The opening paragraphs of the first chapter of the Gospel of John are one of the most majestic sections of the Bible. John’s eloquent prose seems unique in its presentation of Jesus as the “Word” of God. Yet despite its apparent uniqueness, John’s introductory chapter – like almost every other part of the New Testament – has its roots in the Old Testament and can only be fully appreciated when we see what those roots are.
It is often said that the Greek word logos – literally “word” – with which John begins his description of the preexistent Christ was used in ancient philosophy to signify the “reason” or underlying principle that created the universe. The Hellenistic Jewish thinker Philo of Alexandria who lived around the time of Christ used logos in this manner. However, the majority of John’s audience would not have known this philosophical usage, and they would have more likely understood the apostle’s description of Jesus as the “Word” in terms of their own Scriptures.
Jewish people would naturally have associated what John wrote with the opening statement of Genesis, that “In the beginning God made ...” (Genesis 1:1); but while Genesis stresses God’s action, John chooses to first stress the Son of God’s person and identity. Jewish readers (or hearers) would, however, also have recognized wider associations regarding John’s use of “Word.” They knew that “by the word of the Lord” (meaning by his command) “the heavens were made …” (Psalm 33:6), and they also knew that the Book of Proverbs personified that word or “Wisdom” as being active in the Creation of the world, and it is likely that most of John’s readers understood the personified “Word” in a similar manner. Some early Jewish commentators even pointed out that the Creation story of Genesis 1 used the expression “God said” ten times, seeing an analogy in this with the Ten Commandments which were called the aseret hadevarim – the “ten words” or “ten utterances.” God’s “word” could also mean, of course, all of God’s revelation to man. So John’s readers would have understood that he was characterizing Jesus as the personification and embodiment of God’s wisdom, law, and even all of God’s word – the entirety of the Scriptures.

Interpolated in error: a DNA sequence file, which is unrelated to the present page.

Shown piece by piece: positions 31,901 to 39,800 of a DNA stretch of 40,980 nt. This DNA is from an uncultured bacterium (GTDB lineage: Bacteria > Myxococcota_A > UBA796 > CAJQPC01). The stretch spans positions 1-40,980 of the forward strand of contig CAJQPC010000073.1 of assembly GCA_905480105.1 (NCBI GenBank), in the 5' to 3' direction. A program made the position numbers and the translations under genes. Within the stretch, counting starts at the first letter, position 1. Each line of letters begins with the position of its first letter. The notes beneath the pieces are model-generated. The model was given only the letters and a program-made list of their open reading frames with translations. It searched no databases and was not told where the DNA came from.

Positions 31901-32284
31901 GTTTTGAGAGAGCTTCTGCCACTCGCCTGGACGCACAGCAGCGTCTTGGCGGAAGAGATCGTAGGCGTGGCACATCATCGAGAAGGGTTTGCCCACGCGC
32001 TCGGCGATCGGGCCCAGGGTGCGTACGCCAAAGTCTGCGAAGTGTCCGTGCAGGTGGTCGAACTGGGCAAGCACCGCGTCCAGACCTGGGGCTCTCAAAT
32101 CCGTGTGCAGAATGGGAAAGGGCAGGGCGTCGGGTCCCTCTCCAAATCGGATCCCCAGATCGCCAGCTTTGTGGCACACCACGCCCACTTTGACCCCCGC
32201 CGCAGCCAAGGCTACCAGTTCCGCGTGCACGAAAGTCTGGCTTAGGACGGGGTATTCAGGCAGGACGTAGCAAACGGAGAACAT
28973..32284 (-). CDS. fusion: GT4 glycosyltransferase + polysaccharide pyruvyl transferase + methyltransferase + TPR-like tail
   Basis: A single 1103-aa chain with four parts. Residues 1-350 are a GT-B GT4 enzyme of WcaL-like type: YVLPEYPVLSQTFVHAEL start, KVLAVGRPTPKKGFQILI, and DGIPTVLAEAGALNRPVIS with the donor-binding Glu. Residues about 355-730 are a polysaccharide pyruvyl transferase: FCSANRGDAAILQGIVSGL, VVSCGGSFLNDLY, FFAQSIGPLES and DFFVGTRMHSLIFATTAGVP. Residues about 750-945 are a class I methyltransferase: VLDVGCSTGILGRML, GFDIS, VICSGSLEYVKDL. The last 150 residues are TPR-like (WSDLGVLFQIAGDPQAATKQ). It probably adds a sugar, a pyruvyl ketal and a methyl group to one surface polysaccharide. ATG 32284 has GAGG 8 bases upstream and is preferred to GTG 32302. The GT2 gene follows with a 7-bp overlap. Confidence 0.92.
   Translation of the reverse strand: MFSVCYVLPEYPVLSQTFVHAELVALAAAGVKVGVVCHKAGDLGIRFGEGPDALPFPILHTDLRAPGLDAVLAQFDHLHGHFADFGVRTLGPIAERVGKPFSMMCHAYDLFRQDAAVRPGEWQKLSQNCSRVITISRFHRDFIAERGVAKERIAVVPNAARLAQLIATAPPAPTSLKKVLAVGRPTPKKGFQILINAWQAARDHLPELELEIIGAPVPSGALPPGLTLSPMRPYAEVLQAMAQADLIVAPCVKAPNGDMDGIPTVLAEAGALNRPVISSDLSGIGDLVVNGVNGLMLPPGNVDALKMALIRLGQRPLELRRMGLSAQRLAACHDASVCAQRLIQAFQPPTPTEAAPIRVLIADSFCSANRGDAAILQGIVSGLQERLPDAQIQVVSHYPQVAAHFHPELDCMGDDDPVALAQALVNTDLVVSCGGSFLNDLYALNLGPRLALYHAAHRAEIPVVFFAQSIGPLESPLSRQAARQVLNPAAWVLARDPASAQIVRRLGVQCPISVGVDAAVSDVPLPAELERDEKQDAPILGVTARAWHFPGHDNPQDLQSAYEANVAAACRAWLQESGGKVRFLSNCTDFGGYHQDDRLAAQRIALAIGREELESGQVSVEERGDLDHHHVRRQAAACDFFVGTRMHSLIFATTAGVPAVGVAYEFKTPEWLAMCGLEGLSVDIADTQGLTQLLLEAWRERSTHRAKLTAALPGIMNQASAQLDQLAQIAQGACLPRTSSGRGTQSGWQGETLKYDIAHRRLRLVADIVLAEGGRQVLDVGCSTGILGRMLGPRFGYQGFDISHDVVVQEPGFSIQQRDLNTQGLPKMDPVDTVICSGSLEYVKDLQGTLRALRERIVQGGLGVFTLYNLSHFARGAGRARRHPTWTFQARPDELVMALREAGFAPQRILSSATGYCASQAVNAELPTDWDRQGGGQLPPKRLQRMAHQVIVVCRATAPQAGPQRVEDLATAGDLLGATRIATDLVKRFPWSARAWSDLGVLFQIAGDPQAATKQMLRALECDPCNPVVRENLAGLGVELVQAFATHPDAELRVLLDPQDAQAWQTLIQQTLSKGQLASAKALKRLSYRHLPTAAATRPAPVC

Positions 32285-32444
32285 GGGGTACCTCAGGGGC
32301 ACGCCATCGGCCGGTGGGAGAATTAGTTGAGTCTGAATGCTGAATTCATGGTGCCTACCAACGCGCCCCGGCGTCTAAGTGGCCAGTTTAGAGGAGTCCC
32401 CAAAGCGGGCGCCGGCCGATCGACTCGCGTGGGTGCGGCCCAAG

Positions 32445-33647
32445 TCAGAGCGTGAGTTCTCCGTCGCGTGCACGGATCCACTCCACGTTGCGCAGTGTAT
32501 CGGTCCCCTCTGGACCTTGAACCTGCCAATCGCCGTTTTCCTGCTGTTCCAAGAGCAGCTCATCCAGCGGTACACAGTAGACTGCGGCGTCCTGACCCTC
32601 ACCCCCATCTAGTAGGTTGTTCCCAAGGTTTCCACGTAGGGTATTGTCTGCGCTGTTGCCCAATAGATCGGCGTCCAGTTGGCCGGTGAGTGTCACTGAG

But there are more specific connections between what John says in the introduction to his Gospel and the Hebrew Scriptures. The most significant are the parallels we find between John’s description of Jesus and the portrayal of God in the Book of Exodus. These connections are frequent and clear.
For example, just as Exodus tells us that God dwelt among his people in the tabernacle (Exodus 40:34), so John begins his description of Jesus by telling us that the Word dwelt (literally “tabernacled”) with humankind (John 1:14). Just as Exodus tells us that Moses beheld God’s glory (Exodus 33:18), so John makes a point of recording that the disciples and others beheld “…his glory, the glory of the one and only Son, who came from the Father…” (John 1:14). Just as Exodus tells us that God’s glory was full of graciousness (grace) and truth (Exodus 34:6 Holman, NKJV, etc.), so John goes on to say that Jesus was full of grace and truth (John 1:14).
Because the New Testament makes it clear that the preexistent Christ was the One who was with Israel in the wilderness (1 Corinthians 10:4), these connections may seem straightforward to us, but to John’s audience they were revelatory. The single verse John 1:14 alone would have suggested numerous parallels that devout Jews of that day would have recognized, but found amazing.
First century readers versed in the Hebrew Scriptures would have picked up other similarities between John’s record and that of Exodus. Most of the associations John makes within his first chapter are those expanding on the divine nature of Jesus. The Word is shown to be not just the promised “prophet like Moses,” but also very God himself. John does this by emphasizing not only Christ’s preexistence, but also his superior position to Moses. While Exodus tells us that the law was given through Moses (Exodus 34:29), John confirms that although “…the law was given through Moses; grace and truth came through Jesus Christ” (John 1:17). Jesus was not simply a prophet relaying the words of God, he was the One who was the Word and who himself exhibited the very nature of God.
This was John’s central point in comparing Jesus with the revelations of the Book of Exodus. Although Exodus stressed that no one could see all of God’s glory, and John confirmed the fact that “No one has ever seen God…” (John 1:18), John also stressed that in Jesus that glory was revealed: “…but the one and only Son, who is himself God and is in closest relationship with the Father, has made him known” (John 1:18). Seeing this, we see John’s Gospel in a different light. The apostle who perhaps knew Jesus best did not just preface his Gospel with a grandiose but unconnected introduction. What John truly did, and what should inform our reading of his whole Gospel, was to show his readers from the outset that Jesus was everything that the “Word” of God was revealed to be – the personification of the wisdom, the law, and the very nature of God himself.